Now what do I do?
September 19, 2014 at 6:10 pm #1899
By now coaches should have compiled some data with regards to race splits and training paces. Do race splits correlate to what they are doing in practice and vise versa? “n x 25s” equal 100s or “n x 50s” equal 200s. Those that are doing 75s/100s. What are they lining up with back ½ 200 or 500s?
Could it be a combination of “n x 25” doubled that equals front ½ of 100 and “n x 50” equals back ½ of 100 or “n x 50” equaling first 50 of 200 and then “what the heck”? Those that are doing 75s/100s, is it “n x 50” equals first 50 and “n x 75” doubled equals back 150?
Maybe they don’t line up with race performances at all. Now what?
"Only in America. Dream in red, white and blue"September 20, 2014 at 10:00 pm #1907
This is exactly what I am going to try and get a feel for over the next month. I have 3 boys who I’ve been working with and tracking every set with a stopwatch to avoid any cheating. I know they say it’s a waste of time to time your swimmers, but it’s easy to do with only 3 swimmers. None of the swimmers have experienced any growth spurts since last year.They are all between 16-18.
Our sets hve been fairly repetitive because 2 of the boys have the goal of making it to districts before they graduate. The other is a junior, and he is training for more events. Here is what we have been doing:
25/50/75 free sets. training 400% distance of the 100 free with 16 x 25. training 300% of 200 with 12 x 50, and only 16 x 75 for the 500 which isn’t even 300%.
25/50 breast. Same sets as the free
25 back. same set as the 25 free
50 fly/back. We swim 25 fly then 25 back to work the middle strokes of the 200 IM, and we swimm 300% race distance there, too. Hoping that the sets of free and breast will take care of the rest. Adding lots of back to breast turn work between sets. This is the one that I’m curious about. We did two weeks of this leading up to winter sr. champs, and got good results. Now, we will have a solid 6 weeks to work this.
I know it’s not a lot of variety, and I’ve just started doing some 75’s at 200 rp based on what some people have said, but it won’t be enough, I believe, to really be a factor.
All of my swimmers will get to race the events we have been training for at usa meets over the next month, and then I’m going to sit down and see how closely the training times equate to actual race performance.
I really do like the ideas of Dr. Rushall, but I also agree with another post of yours where you stated we have to be willing to experiment with this to find out what works best. My repeat numbers seem to be much lower than others here, but that’s just the approach I decided to take.
For both meets, I am going to do a 2 day (50% then 25%) rest/taper. I want to leave them feeling like they had a shot to swim well, but a full 3 day recovery and a shave will make them faster. Might sound silly, but these are sharp kids, and they know that this won’t be the full recovery/taper we will follow in March.
For better or worse, I will post as much data as I can after these meets. After all the help you’ve given me with your advice, oldschool, it’s the least I can do!September 21, 2014 at 2:39 am #1913
Now you’re cooking with “peanut oil” (sorry Duck Destiny fan)! You are doing exactly what others should be doing! It’s called getting better! It is never a “waste of time” to time your swimmers it shows accountability! And you are not going to lower your “expectations to increase their chances of success”. I do it with 18-22 swimmers every day and still get technical work in. God damn right it’s hard and you go home exhausted. But you know you are not going to be the weak link. “Athlete centered and performance driven”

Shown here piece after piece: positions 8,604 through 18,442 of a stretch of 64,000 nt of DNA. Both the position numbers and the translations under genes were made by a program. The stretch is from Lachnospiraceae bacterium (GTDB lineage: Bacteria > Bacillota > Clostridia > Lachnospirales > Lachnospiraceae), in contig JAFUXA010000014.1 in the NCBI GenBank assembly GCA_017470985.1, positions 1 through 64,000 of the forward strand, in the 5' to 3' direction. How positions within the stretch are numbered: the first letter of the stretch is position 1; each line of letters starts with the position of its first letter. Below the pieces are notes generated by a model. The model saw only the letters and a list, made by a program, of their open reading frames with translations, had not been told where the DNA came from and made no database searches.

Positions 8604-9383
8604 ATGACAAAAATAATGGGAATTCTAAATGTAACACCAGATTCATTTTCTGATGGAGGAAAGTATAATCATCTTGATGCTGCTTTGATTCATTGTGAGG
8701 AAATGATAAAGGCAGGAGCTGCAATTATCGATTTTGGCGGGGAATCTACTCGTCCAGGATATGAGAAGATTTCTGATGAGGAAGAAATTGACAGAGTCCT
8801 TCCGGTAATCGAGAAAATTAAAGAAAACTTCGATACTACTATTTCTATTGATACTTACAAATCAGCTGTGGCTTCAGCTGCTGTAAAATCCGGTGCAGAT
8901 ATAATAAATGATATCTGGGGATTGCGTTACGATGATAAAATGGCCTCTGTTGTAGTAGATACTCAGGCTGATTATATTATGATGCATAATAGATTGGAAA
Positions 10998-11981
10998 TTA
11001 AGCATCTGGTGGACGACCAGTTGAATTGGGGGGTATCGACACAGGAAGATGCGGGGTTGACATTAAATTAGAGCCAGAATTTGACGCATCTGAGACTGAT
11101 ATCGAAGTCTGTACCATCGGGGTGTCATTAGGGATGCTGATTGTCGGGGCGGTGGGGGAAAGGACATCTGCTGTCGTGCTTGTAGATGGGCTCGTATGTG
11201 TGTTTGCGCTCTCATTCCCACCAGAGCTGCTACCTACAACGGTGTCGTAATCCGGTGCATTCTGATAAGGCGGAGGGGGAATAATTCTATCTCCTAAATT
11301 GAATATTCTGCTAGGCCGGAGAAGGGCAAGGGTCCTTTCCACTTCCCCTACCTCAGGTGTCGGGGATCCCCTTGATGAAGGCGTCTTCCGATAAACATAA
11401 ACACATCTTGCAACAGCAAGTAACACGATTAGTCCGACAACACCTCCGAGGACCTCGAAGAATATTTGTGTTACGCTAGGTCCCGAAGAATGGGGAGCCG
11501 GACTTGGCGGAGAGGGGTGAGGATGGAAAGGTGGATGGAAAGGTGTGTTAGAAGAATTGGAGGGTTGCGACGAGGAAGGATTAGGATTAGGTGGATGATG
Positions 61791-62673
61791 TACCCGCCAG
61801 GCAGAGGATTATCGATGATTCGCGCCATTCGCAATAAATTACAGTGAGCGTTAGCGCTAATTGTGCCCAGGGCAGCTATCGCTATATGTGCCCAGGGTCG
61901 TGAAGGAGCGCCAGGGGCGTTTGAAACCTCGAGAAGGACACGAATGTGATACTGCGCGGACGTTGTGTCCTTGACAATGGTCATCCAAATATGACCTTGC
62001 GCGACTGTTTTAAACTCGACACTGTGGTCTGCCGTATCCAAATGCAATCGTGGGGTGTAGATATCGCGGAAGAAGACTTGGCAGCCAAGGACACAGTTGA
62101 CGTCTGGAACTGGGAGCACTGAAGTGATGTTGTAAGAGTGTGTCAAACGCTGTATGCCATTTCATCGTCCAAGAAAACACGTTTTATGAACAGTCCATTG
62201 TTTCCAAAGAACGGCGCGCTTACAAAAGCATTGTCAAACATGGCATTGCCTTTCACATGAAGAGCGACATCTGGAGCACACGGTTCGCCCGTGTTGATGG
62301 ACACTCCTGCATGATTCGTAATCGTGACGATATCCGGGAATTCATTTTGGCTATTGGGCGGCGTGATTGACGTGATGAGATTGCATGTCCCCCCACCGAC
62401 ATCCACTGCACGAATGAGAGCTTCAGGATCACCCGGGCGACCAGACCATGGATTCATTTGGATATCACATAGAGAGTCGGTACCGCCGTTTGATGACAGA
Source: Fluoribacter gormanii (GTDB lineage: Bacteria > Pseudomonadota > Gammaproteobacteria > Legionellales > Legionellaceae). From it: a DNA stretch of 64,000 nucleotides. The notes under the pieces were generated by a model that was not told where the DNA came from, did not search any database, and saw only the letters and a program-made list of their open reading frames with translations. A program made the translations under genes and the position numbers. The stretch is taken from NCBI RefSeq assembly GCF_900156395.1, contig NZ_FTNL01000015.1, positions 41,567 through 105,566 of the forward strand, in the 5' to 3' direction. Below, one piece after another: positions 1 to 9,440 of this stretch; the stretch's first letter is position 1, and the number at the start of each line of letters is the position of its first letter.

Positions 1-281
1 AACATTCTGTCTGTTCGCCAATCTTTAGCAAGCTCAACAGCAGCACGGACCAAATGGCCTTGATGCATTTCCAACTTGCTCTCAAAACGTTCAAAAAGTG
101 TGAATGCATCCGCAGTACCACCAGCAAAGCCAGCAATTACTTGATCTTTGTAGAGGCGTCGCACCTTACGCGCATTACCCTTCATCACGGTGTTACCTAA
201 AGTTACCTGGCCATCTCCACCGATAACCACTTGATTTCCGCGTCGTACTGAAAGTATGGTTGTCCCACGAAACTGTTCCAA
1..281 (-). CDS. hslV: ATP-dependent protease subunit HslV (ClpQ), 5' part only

“Repetitive” my kids have the same workout 3 times a week depending on the cycle; short to long or long to short. So, if we’re working stroke they will see the “exact” same workout 3 times during the week. It maybe M, T and then TH or some other combination and I have zero complaints. They accept the challenge “can I make more than I did the last time”.
Your sets are fine. They are distance appropriate. Just an FYI: I use to do 100s in stroke for kids that did the 200s of stroke and found speed were too slow and switched to 75s, because they could carry better speed and technical skill. Watch and see.
Rick, you have to remember that Dr. Rushall’s job doesn’t depend whether he’s right or not. Ours does, I’ve read every post on this site and not one coach has posted any numbers their kids are doing e.g. we are doing 20 x 25 and they did 16 or we make 90% of the number offered. Not happening! I believe they don’t record the number their kids made! My guess is your numbers are a lot closer to mine and you would be surprised.
Your ideas on your upcoming meets are “are not silly” You are trying to base it on the best data you have. Record data and evaluate. Rick, I have kids that have never swum under any other system and often remind me of protocols. That’s the problem with being 60
I will share what I have and if I don’t know I will tell you.
Personal email: email@example.com
"Only in America. Dream in red, white and blue"October 5, 2014 at 12:32 am #1938
I had very helpful findings with a 100 butterflyer this long course season. The core of our training consisted of nx25s on :30 (SCY) done typically twice a week as well as nx50s on 2:00 (LCM) also done once or twice for about 10 weeks over the long course season. We used the same pace times each set the whole season while increasing the volume per set. After doubling his 25s on :30 pace and converting it to LCM his pace was .08 faster than his actual split. His 50s on 2:00 pace was .08 slower than his actual race split. Added together it equated to EXACTLY what he swam in the race.
We were swimming the same pace times throughout the season while increasing the volume per set. Each meet, as the numbers increased, the speed lowered. These findings tell me that it requires a certain number per set before those numbers equate to actual racing success. My swimmer reached the point where he could make ~18-20x25s on :30 before failure and 6x50s on 2:00. It should also be noted that we also swim 50s on 2:00 SCY for the first 4 weeks in the season and this pace time converted to significantly faster than his 2nd 50 race time.
My question is, have you found any peak numbers that equate to success? How do you know when it’s time to swim faster?
izSwimmingOctober 5, 2014 at 2:29 pm #1939
Your approach is more Parametric System 1st strategy NICE!
I have found something always gets lost in converting and can never get an exact match and I’ve tried just about every conversion table/formula out there. So .08 is really good! Just an FYI our correlations are “n x 25” doubled .996-.998 to front ½ 100 pace and “n x 50 on 2:00”, .997-.99939 to back ½ 100.
Thoughts on your questions:
On the “peak number” or we call “accumulation of potential” it appears to be in the 40% plus range of total number offered. That’s not to say that swimmers below that number are not going to swim fast it’s just that the reliability of performance can get a little inconsistent. I do have swimmers that may only achieve in the mid to high 20% and swim very fast each cycle. After 17 plus years of tracking this; I’m beginning to think it really doesn’t take much to create adaptation.